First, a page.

Via Think Progress:

Though Rubio bristles at the notion of being called a “bigot,” he showed no willingness to help protect LGBT workers from discrimination. “I’m not for any special protections based on orientation,” Rubio told ThinkProgress.

    KEYES: The Senate this summer is going to be taking up the Employment
    Non-Discrimination Act which makes it illegal to fire someone for being gay. Do you
    know if you’ll be supporting that?

    RUBIO: I haven’t read the legislation. By and large I think all Americans should be
    protected but I’m not for any special protections based on orientation.

    KEYES: What about on race or gender?

    RUBIO: Well that’s established law.

    KEYES: But not for sexual orientation?

It's very possible that I am not aware of this approach having been taken but this prime bit of hypocrisy, here, above, suggests to me the question:
"What if there were no difference between gender discrimination and discrimination for sexual orientation.  What then, Marco?"
I'm thinking that bias against specific sexual orientation(s) is a gender issue and, as a gender issue, current law and Constitutional protections do -- or should -- apply.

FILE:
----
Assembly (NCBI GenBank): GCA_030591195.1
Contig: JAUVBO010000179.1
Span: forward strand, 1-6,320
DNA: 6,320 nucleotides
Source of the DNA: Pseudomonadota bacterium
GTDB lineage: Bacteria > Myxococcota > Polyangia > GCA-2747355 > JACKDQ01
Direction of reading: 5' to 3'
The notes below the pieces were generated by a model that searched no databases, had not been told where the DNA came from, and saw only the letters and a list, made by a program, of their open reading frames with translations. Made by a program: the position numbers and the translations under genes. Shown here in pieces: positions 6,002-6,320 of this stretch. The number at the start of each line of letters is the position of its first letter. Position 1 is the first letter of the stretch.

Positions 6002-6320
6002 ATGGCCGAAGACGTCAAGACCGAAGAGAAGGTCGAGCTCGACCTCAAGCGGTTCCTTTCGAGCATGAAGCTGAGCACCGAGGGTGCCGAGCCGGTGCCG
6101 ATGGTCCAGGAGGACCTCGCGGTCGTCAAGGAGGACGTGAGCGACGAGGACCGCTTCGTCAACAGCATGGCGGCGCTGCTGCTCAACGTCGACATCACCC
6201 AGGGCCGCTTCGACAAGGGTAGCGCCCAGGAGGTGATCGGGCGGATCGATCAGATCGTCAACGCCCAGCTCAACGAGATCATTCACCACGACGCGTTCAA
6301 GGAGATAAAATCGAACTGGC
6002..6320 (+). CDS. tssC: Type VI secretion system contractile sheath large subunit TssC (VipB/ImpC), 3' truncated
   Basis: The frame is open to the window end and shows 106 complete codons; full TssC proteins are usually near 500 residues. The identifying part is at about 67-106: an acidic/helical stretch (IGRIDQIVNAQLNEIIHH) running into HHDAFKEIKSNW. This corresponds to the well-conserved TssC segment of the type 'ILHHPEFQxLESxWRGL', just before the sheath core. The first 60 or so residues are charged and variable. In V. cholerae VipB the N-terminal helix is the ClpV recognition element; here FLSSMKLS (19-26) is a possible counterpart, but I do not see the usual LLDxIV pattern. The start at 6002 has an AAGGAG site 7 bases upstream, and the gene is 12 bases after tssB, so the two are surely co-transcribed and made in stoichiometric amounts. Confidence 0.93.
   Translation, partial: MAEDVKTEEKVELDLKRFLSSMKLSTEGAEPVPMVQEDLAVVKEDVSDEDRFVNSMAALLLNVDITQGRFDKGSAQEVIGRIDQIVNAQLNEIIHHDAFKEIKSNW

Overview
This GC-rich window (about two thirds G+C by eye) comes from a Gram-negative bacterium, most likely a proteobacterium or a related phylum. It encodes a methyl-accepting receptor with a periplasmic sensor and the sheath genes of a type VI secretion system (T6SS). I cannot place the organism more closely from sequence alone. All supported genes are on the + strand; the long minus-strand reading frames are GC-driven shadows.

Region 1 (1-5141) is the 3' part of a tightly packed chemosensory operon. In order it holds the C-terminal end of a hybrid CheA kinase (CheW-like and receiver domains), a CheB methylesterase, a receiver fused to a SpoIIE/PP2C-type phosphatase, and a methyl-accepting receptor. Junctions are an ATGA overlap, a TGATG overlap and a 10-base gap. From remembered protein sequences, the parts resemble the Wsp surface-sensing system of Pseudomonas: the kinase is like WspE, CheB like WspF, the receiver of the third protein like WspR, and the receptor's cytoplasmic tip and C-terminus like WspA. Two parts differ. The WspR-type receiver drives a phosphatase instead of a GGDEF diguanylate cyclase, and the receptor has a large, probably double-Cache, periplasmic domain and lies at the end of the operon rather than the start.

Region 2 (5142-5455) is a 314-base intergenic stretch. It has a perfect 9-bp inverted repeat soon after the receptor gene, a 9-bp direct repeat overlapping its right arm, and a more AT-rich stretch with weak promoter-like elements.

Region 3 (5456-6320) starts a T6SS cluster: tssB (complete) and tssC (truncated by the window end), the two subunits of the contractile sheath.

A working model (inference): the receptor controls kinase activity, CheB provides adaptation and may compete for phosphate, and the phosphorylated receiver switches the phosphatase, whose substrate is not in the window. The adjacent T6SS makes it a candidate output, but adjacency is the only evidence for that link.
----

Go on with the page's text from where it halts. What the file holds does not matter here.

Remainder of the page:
In a business relationship as described above, the relationship exists between the employer and the employed, not with the third-party spouse or significant other.  In fact, there needn't actually be an existing third-party to have this conflict between the employed's rights and the employer's ability to fire them ("without cause," let's assume).  Rubio certainly wouldn't insist that you have to have a boyfriend before he could fire you for being gay, would he?

I'm suggesting that since it doesn't even matter if a third party even exists, then the gender of the third party cannot reasonably matter.  This leaves only the employer, and the employed.

Now, if we consider that there are two employed persons -- one man, one woman -- each of whom might or might not have a significant other...and if the gender of that significant other cannot reasonably matter...isn't the only difference between these two employed persons their gender?

Even if these two people are both dating the same guy -- if it's illegal for the employer to fire the woman but "legal" to fire the man, isn't that gender discrimination?

I say it is.

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